The Olive Ridley Turtle was listed endangered on July 28, 1978 and they are decreasing. Their current estimated population is unknown. Since they continue to exist in large nesting, they are considered to be the most abundant sea turtle species in the world. However, evidence has shown that their population is declining. At some undisturbed beaches, such as Santa Rosa National Park in Costa Rica, only 5% of the eggs laid hatch.
Olive Ridley Turtle populations in the western Atlantic are very low and continue to decline. It is almost certainly a result of a long-standing capturing.
The Olive Ridley is the smallest among sea turtles. They are named for their olive color, heart-shaped shell. The species may be identified by the uniquely high number of vertebral and costal scutes. Nesting females range from 23 - 30 inches (58-78cm) in length and have a relatively large smooth head when compared to the loggerheads'.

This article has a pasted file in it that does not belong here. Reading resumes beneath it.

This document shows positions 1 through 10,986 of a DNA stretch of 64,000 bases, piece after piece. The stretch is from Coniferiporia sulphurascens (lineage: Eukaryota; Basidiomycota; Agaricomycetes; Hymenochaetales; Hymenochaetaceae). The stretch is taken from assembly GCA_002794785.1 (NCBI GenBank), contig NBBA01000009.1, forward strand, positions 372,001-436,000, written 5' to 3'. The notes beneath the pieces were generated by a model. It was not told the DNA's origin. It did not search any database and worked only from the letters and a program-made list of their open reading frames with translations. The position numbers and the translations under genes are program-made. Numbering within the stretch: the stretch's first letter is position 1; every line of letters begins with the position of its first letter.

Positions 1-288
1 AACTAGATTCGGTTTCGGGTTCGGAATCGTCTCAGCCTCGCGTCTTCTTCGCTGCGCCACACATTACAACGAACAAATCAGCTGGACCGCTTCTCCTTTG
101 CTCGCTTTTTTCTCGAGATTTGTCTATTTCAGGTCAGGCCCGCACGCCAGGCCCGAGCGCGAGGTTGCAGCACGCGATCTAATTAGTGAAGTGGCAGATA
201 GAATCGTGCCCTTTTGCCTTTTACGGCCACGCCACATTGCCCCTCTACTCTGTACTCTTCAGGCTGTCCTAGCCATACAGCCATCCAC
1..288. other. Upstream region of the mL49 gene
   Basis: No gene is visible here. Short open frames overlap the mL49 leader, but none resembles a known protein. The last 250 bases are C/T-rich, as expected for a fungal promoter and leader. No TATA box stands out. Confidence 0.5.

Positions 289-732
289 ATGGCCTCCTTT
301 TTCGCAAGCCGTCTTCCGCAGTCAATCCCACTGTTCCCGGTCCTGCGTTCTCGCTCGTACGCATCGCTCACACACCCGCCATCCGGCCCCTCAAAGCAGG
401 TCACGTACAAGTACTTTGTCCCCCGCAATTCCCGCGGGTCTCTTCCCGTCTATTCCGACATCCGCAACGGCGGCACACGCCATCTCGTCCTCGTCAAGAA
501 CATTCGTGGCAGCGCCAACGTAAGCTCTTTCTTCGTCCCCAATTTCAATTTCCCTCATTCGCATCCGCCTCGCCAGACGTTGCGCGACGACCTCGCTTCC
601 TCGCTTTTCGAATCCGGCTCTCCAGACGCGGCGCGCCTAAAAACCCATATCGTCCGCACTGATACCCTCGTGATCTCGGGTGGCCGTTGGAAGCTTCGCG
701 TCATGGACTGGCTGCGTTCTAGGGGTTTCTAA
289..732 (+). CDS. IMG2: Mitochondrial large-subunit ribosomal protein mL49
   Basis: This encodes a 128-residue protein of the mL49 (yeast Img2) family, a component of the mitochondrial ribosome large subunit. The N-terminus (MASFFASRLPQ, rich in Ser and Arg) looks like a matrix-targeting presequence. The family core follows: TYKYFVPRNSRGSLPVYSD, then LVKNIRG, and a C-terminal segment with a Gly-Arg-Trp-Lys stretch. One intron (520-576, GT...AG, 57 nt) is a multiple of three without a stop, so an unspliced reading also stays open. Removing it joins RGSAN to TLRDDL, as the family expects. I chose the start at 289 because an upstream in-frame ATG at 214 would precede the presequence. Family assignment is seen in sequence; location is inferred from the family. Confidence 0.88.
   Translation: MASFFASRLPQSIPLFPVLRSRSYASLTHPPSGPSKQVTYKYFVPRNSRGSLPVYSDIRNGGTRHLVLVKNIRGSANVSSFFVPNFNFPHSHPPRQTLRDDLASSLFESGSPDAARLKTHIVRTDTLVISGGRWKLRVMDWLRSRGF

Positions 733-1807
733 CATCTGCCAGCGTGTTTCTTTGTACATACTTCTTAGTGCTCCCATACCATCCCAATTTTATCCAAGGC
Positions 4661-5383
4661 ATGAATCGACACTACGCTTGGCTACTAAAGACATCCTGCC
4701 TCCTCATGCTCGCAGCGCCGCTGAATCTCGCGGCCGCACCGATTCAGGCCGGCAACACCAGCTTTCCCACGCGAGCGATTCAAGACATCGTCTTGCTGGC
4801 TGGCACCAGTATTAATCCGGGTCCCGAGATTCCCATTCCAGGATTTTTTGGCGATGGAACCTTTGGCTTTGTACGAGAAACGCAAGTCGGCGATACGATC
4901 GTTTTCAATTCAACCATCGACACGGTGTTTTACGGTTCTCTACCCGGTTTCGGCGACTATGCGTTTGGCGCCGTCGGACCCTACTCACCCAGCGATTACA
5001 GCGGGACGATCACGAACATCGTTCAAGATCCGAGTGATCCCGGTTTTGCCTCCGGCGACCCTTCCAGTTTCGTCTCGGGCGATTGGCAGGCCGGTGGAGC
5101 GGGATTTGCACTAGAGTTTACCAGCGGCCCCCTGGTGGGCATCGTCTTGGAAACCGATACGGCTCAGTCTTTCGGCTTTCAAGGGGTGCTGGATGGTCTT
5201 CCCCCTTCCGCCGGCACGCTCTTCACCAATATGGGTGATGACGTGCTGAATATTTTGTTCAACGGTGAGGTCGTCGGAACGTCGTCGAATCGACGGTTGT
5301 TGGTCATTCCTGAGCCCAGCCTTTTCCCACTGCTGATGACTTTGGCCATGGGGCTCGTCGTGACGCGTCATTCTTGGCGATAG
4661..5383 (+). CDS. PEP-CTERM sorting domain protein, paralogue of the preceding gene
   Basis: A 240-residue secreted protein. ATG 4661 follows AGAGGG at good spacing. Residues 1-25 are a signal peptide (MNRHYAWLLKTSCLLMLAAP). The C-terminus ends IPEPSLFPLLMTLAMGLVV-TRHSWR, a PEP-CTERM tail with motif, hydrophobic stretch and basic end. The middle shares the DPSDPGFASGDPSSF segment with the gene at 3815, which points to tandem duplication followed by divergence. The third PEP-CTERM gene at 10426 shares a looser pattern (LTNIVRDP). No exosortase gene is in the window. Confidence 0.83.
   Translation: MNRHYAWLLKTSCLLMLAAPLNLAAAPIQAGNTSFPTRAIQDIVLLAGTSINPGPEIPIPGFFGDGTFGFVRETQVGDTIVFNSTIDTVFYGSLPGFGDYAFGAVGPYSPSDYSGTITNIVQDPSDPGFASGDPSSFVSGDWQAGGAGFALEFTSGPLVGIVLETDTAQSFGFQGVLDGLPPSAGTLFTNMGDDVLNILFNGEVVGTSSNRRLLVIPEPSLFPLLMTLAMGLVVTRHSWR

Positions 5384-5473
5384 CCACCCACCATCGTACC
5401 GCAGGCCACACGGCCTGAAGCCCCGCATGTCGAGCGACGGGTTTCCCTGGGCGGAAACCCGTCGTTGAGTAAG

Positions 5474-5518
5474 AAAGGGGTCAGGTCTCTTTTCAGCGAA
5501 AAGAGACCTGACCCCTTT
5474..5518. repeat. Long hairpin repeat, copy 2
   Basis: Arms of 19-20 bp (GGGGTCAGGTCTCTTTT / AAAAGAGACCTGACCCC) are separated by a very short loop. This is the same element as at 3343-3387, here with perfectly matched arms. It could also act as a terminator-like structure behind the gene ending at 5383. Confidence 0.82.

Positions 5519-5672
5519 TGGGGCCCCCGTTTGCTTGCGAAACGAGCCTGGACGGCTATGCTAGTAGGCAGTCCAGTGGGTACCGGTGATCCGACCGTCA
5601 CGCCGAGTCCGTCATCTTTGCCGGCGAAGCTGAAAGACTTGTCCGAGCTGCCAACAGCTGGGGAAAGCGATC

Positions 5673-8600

Their diet consists of crabs, shrimps, rock lobsters, and jellyfish. In some part of the world, their primary food is algae.